Mahindra plans Driverless Cars………
Economic Times 5 Mar 2015
The report goes on to say that Mahindra Group is all set to join an elite league of companies such as Google, Tesla, BMW and Audi that are experimenting with driverless cars.
Driverless cars? Here, where traffic jams on flyovers are a common sight. Thankfully, they too felt similarly as, in the same report, an executive goes on to say that Indian roads are too crowded to test driverless cars and hence the road tests would be carried out in UK and Singapore.
I feel that there are many other aspects to be addressed before driverless cars are introduced in India.
Take, for instance, zebra crossing. A driverless car will be programmed to stop accurately before a zebra crossing. How will it handle the relentless honking from the driver just behind who feels like occupying the wasted space? Also, at most of the traffic signals, vehicles start moving even before the signal turns green. Again, the chap behind would let loose a volley of abuses at the loss of precious seconds. Maybe, such situations can be handled by fitting a speaker behind the car that would automatically broadcast choicest abuses whenever it senses similar words coming from behind. It is easy to get such a list from the censor board who recently compiled a list of banned words. The system can be programmed to add to its rich vocabulary as and when it hears new words hurled at it.
Now, the average Indian owner driver is a bottle filled with frustration at his boss for not getting promotion, his wife for making inedible dishes, the government for taking away his money and innumerable others for various reasons. While driving, with great difficulty, he holds everything back with a tight grip on the steering wheel. All he needs to explode is an overtaking car. He would somehow access the driver, bash him up, and, if a gun is handy, just finish him off. Imagine a scenario where the driverless car thoroughly checks the road and traffic conditions, and with proper signal, overtakes the car ahead. Our frustrated man, gun in hand, stops the car, only to find nobody at the wheel. Will he then shoot in the air, or will he take a hammer and smash the software system that dared to overtake him? Maybe, the manufacturers will have to make them rugged like an aircraft black box.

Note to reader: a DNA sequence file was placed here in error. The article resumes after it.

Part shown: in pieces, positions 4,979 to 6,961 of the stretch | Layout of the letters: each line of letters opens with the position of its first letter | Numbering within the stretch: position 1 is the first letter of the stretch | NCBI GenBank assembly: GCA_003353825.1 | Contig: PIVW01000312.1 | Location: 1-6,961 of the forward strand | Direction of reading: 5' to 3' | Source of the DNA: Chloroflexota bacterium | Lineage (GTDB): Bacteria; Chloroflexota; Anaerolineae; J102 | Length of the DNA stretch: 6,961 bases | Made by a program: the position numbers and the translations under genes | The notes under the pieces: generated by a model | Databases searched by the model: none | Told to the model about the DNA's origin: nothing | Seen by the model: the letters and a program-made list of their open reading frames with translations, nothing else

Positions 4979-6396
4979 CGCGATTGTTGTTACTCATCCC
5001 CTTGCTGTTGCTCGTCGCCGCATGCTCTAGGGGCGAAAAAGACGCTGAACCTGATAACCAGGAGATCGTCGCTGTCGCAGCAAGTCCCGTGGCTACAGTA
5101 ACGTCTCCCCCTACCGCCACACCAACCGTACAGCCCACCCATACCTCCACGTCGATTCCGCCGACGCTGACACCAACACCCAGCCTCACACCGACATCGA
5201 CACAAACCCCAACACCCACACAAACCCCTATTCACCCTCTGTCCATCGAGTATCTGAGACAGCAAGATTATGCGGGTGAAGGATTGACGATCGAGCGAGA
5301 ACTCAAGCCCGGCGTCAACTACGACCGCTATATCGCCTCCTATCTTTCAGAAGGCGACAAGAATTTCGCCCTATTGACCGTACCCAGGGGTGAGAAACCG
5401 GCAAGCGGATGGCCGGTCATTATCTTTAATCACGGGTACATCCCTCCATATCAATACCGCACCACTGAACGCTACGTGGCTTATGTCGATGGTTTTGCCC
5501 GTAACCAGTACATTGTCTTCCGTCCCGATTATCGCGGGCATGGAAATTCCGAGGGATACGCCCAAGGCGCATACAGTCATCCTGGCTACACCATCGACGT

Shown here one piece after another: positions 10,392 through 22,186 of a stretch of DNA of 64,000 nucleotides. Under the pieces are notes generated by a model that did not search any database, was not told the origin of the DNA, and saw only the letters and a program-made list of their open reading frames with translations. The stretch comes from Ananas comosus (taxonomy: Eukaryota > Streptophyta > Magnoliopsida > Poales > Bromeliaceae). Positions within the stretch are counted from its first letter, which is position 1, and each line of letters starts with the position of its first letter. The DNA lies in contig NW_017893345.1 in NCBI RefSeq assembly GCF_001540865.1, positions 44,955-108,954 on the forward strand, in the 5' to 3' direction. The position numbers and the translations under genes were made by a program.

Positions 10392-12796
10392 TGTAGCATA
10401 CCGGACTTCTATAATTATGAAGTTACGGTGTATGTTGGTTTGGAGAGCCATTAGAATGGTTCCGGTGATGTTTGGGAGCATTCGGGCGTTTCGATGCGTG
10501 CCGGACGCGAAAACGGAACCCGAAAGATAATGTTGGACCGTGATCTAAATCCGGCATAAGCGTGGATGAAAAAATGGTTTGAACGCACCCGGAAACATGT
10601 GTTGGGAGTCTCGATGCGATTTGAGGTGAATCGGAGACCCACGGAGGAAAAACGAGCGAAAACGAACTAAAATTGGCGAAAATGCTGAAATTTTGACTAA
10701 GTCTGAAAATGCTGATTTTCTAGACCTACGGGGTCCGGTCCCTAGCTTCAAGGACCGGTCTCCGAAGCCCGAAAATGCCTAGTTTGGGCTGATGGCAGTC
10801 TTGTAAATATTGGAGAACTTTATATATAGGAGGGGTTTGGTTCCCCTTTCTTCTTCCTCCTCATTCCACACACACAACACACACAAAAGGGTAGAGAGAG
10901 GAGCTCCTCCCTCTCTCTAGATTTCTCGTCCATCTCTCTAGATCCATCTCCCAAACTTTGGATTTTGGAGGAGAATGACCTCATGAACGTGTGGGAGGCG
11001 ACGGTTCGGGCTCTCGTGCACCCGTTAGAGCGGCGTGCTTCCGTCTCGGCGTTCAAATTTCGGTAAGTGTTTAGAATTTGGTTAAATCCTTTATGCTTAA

If a car with a driver hits a driverless car, whom will you blame? Obviously, it could be the mistake of the human driver. But then, bugs are detected even in the best of software and a driverless car is entirely software driven. What if an accident occurs between two driverless cars? Maybe, cyber security software personnel will descend at the site. They will either run tests to identify the accused software or seize the black box equivalent for thorough study.
The software will have to be tweaked to suit Indian conditions. The rules say that when you want to take a right against oncoming traffic on the other lane, you should stop, check thoroughly before taking the turn. As my driving instructor said, if you do that, you will be waiting forever. You need to forcibly inch forward to be allowed to go.
Not just the above, the car will have to tackle holy cows, unholy drunkards, and dynamically adjust to the increasing number and size of potholes as the monsoon advances. And also take care of unruly BEST drivers, VIP movement, religious processions, protest marches, traffic diversions, work in progress………………………………………